Christmas Eve morning

It was the morning of Christmas Eve. I had just thrown out some seeds for the birds, and I was getting ready to make that Polish dried mushroom soup that my family of origin always had before their pierogi at the Christmas “Vigilia” dinner.
As I piled all of the ingredients on the table, I stopped to look out the kitchen window, expecting to see the usual bluejays bullying the mourning doves, who bullied the titmice and junkos, and all of them being bullied by the squirrels. Instead:
If the window had been open, I could have petted the deer. Of course she wouldn’t have stayed long enough for me to do that, but I couldn’t help wondering how it might feel.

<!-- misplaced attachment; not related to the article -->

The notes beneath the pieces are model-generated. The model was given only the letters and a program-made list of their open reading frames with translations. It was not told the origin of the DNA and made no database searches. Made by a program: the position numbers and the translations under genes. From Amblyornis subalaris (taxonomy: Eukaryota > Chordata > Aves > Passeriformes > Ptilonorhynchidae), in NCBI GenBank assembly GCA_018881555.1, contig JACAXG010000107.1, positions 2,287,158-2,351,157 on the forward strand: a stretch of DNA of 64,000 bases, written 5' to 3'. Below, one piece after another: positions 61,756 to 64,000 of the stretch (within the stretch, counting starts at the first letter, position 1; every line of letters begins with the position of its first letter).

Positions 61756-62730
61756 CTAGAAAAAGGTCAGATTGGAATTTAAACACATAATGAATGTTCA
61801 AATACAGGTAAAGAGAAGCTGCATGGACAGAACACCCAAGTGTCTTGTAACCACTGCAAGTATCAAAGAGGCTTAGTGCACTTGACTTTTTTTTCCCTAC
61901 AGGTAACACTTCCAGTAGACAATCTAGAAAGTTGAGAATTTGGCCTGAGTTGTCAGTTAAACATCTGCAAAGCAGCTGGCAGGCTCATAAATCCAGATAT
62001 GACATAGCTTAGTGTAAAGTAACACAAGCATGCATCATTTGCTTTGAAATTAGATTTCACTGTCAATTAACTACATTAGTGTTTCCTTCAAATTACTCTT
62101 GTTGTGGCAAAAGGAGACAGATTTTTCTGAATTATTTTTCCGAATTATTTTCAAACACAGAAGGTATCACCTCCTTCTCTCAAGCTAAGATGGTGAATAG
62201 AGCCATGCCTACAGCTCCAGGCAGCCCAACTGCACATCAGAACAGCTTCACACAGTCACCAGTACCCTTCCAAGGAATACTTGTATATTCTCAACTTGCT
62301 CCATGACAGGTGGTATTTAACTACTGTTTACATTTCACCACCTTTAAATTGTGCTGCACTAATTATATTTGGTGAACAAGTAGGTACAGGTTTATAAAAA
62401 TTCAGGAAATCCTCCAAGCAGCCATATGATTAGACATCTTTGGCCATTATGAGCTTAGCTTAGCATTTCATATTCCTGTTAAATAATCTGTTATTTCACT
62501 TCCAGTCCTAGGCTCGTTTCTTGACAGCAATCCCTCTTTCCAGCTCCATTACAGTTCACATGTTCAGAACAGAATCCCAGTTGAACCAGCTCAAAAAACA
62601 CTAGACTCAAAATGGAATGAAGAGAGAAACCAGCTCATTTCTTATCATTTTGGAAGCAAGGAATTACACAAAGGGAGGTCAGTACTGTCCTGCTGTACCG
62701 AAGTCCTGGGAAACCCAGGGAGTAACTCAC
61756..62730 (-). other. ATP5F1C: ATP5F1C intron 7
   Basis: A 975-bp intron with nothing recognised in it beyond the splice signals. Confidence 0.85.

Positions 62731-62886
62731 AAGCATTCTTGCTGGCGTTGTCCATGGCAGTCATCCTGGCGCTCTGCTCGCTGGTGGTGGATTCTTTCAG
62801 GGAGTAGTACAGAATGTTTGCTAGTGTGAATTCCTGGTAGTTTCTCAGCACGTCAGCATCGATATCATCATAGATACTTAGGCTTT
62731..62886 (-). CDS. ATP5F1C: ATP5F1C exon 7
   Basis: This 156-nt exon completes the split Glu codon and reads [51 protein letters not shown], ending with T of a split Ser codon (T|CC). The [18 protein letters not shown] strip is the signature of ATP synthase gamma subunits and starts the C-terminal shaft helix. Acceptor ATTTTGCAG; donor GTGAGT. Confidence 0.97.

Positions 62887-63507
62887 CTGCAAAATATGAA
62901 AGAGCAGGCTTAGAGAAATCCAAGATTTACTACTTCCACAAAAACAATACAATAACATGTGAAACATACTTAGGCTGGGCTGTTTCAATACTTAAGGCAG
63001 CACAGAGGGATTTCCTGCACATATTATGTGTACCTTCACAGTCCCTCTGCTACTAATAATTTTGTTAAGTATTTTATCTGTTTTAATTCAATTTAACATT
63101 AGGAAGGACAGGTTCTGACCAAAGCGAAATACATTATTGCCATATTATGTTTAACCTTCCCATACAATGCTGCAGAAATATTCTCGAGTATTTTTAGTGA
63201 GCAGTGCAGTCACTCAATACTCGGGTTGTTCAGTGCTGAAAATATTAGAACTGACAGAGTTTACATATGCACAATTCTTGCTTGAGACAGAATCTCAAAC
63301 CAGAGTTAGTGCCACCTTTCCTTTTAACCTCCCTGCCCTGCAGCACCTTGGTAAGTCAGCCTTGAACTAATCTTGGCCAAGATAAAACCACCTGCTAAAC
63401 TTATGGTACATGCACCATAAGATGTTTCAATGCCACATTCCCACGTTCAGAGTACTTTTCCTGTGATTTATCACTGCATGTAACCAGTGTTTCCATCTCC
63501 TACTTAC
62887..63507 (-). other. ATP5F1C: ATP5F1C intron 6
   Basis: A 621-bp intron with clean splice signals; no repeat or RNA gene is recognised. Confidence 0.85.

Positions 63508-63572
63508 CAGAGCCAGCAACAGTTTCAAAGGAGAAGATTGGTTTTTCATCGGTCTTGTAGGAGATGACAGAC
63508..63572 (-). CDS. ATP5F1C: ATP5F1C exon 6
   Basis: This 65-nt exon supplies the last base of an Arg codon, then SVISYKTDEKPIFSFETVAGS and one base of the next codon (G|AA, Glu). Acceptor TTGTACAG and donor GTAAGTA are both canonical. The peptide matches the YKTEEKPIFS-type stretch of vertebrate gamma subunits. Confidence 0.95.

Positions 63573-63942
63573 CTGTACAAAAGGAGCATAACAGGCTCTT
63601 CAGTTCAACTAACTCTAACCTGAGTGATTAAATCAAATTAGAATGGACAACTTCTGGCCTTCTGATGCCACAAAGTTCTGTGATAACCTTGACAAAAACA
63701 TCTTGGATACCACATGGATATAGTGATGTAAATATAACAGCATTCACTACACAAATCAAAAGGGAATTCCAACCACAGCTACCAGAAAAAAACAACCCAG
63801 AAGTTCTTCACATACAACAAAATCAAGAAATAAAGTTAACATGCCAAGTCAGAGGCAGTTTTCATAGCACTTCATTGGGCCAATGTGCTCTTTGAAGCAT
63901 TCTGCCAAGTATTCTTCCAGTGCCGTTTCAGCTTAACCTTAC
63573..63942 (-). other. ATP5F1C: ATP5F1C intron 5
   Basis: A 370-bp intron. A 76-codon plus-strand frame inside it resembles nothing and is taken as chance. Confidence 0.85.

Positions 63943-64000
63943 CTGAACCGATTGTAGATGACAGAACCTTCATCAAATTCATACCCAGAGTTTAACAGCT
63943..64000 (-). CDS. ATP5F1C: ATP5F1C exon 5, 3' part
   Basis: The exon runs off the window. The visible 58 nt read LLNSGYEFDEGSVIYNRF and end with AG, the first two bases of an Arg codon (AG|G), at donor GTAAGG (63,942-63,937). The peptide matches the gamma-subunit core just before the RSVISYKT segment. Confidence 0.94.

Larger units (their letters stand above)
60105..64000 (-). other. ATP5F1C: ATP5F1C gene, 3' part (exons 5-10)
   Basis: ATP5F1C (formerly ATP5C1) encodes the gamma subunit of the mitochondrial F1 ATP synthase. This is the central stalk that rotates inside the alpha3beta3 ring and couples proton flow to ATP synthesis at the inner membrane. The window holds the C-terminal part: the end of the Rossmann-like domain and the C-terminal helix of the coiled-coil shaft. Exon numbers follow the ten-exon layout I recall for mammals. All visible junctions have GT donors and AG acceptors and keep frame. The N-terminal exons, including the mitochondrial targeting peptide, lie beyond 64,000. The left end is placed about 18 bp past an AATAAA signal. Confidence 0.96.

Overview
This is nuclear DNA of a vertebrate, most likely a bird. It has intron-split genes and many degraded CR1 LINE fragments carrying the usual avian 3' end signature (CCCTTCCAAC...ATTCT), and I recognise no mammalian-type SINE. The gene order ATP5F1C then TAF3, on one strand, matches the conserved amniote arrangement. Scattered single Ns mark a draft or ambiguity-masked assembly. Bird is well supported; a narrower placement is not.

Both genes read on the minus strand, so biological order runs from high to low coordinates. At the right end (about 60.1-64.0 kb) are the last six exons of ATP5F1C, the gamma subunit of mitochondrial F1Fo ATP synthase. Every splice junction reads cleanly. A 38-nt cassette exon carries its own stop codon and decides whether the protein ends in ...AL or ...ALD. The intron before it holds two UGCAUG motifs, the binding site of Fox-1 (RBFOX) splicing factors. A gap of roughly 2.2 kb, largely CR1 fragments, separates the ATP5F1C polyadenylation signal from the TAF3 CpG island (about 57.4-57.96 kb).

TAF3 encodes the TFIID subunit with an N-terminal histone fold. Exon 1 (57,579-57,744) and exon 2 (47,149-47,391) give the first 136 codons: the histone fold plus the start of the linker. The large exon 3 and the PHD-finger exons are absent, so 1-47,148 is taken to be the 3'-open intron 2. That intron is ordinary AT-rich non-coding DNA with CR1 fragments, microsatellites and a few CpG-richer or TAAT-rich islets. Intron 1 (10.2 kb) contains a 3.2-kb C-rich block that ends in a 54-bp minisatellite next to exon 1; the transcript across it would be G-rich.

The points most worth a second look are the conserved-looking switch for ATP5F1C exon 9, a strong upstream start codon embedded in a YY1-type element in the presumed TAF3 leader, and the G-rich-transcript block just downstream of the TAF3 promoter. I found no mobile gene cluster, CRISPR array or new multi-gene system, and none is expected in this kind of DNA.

I quietly walked around to the breezeway, where I could get a head-on look at her and peeked out through the closed drapes. She looked right into my eyes, unsure, I’m sure, of what she was seeing at first.
But then it must have registered: human. danger. run.
And with her white tail flipped up, she turned around and took off into the woods.
I know a woman who puts grain out for the deer all winter. If I lived here alone, I would probably do that. But this is not my property. And I don’t make the rules.
I only enjoy watching how nature ignores all of those rules that humans devise.

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